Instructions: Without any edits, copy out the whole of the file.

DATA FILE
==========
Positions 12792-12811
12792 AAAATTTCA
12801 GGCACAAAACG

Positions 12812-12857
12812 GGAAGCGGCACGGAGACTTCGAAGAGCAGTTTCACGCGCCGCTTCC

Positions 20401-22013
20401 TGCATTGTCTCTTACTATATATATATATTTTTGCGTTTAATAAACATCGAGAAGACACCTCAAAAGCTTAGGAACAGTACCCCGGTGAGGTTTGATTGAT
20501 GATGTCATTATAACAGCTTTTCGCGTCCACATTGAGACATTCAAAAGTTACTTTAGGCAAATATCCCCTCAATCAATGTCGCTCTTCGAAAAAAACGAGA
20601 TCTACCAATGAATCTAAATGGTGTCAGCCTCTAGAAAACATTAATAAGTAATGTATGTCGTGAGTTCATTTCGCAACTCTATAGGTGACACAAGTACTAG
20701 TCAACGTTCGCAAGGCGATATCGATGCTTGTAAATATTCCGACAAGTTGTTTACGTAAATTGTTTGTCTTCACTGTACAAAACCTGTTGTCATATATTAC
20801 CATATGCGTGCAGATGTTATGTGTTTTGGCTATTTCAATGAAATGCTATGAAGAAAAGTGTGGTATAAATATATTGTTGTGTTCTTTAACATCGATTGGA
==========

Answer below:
Positions 12792-12811
12792 AAAATTTCA
12801 GGCACAAAACG

Positions 12812-12857
12812 GGAAGCGGCACGGAGACTTCGAAGAGCAGTTTCACGCGCCGCTTCC

Positions 20401-22013
20401 TGCATTGTCTCTTACTATATATATATATTTTTGCGTTTAATAAACATCGAGAAGACACCTCAAAAGCTTAGGAACAGTACCCCGGTGAGGTTTGATTGAT
20501 GATGTCATTATAACAGCTTTTCGCGTCCACATTGAGACATTCAAAAGTTACTTTAGGCAAATATCCCCTCAATCAATGTCGCTCTTCGAAAAAAACGAGA
20601 TCTACCAATGAATCTAAATGGTGTCAGCCTCTAGAAAACATTAATAAGTAATGTATGTCGTGAGTTCATTTCGCAACTCTATAGGTGACACAAGTACTAG
20701 TCAACGTTCGCAAGGCGATATCGATGCTTGTAAATATTCCGACAAGTTGTTTACGTAAATTGTTTGTCTTCACTGTACAAAACCTGTTGTCATATATTAC
20801 CATATGCGTGCAGATGTTATGTGTTTTGGCTATTTCAATGAAATGCTATGAAGAAAAGTGTGGTATAAATATATTGTTGTGTTCTTTAACATCGATTGGA